Youngsters across Swindon can help get themselves and their mates out of a tricky spot.

And that will teach them more about how to look out for each other if they find themselves in real-life difficulties.

That’s the theory behind a new project being rolled out across all the secondary schools and colleges in the borough to help teenagers keep out of trouble.

The Save a Friend initiative set up by Swindon Borough Council, with the support of Wiltshire police aims to help secondary pupils recognise the signs of exploitation in their friends, and speak up about it if they think something’s wrong.

It features an escape room exercise, were teams of friends try and solve problems and get out of a tight space - such rooms are booming business worldwide.

Bernice Weiss, the council's safeguarding lead, said: “We know teenagers are extremely loyal to their friends and we want to build on that.

"The project is called Save a Friend, we want children to build on their curiosity, to look out for each other and we want to give them the tools to recognise if something might be wrong.

"The escape room is designed so that a school can set it up in a classroom or even a large storeroom if they want to do it. It's designed to help children with teamwork, with problem solving, with making good decisions.

"We hope it leads them to making good decision in real life. It was designed to be something different from a lesson or a talk."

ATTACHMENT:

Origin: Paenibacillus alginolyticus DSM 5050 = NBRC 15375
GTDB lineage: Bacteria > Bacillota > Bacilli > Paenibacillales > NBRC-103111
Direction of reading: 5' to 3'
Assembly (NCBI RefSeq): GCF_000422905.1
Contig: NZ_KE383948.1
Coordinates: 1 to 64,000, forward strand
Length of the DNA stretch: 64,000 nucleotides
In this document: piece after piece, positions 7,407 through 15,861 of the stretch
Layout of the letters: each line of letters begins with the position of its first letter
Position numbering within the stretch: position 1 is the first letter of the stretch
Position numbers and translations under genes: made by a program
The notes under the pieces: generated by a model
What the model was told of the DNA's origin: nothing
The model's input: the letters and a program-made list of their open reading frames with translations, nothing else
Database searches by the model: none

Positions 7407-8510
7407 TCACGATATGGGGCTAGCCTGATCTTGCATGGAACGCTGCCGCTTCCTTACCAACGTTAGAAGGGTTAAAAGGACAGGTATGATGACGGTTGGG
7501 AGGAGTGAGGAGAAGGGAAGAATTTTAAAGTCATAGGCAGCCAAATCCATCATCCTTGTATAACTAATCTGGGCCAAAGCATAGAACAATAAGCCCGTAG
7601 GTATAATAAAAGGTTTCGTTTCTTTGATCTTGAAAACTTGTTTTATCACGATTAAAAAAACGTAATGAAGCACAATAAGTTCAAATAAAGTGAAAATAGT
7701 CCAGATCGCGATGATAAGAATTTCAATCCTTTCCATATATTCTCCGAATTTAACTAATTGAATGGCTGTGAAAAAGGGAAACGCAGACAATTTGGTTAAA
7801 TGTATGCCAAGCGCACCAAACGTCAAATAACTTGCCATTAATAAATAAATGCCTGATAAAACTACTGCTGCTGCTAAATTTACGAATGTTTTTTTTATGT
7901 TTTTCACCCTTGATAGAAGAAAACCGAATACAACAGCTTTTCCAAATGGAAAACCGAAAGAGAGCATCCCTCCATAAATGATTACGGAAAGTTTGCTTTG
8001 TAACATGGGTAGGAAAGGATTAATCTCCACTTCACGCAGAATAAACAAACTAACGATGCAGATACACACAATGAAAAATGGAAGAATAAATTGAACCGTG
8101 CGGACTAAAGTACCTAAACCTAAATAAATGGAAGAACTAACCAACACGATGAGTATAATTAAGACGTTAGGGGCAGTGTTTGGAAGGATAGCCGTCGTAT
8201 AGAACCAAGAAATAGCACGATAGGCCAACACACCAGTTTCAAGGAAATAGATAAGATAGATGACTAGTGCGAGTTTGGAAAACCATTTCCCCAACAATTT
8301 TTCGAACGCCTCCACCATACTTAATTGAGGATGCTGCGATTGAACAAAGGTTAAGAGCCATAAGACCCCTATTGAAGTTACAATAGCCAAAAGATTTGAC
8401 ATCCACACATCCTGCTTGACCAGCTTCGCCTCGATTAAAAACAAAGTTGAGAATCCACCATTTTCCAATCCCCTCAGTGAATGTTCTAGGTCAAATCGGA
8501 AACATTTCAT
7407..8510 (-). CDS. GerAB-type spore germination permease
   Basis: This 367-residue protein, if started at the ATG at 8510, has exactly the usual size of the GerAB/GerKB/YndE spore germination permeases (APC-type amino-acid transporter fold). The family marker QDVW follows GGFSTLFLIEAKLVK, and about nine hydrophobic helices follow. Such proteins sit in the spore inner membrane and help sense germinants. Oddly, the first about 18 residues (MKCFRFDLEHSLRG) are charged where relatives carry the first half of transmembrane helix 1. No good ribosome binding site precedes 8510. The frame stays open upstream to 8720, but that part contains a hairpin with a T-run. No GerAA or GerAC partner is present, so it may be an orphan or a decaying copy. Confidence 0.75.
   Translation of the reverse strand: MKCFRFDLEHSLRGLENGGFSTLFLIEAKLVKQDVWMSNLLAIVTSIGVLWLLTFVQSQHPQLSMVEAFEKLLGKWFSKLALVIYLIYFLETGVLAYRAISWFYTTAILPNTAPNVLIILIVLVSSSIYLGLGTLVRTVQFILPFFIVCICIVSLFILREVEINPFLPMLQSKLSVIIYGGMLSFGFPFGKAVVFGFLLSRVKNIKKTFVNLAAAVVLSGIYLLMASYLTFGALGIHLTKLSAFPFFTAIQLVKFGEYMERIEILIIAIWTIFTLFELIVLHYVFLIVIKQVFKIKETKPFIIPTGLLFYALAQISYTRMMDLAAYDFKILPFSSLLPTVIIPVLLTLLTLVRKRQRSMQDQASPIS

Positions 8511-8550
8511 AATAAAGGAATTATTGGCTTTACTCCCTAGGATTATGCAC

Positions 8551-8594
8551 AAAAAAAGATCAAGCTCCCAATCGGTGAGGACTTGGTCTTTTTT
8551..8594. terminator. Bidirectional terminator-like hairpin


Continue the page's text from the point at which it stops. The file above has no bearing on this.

While the project is focused on issues of exploitation - sexual exploitation, criminal exploitation and County Lines drugs operations - it was also designed to reassure children, their parents and carers

Marie Horton, education commissioner at the council, said: "We are focusing on contemporary risks, but those risks are small.

"It's easy to be very worried if you read the newspaper or watch TV, but in Swindon, there isn't a big risk at the end of the street. This will help to keep those small risks small."

Every school has been assigned a police officer, or PCSO, who will visit during the sessions.

PC Rachel Barnett of the force's early intervention team said: "We always want to go to the child before they come to us - in the custody suite.

"This is a great opportunity to get the message across about exploitation of children. We want them and their parents to know we aim not to criminalise a child - we always want to go after the exploiter, not an exploited child."

Save a Friend began this week and will be rolled out across town in the next two weeks.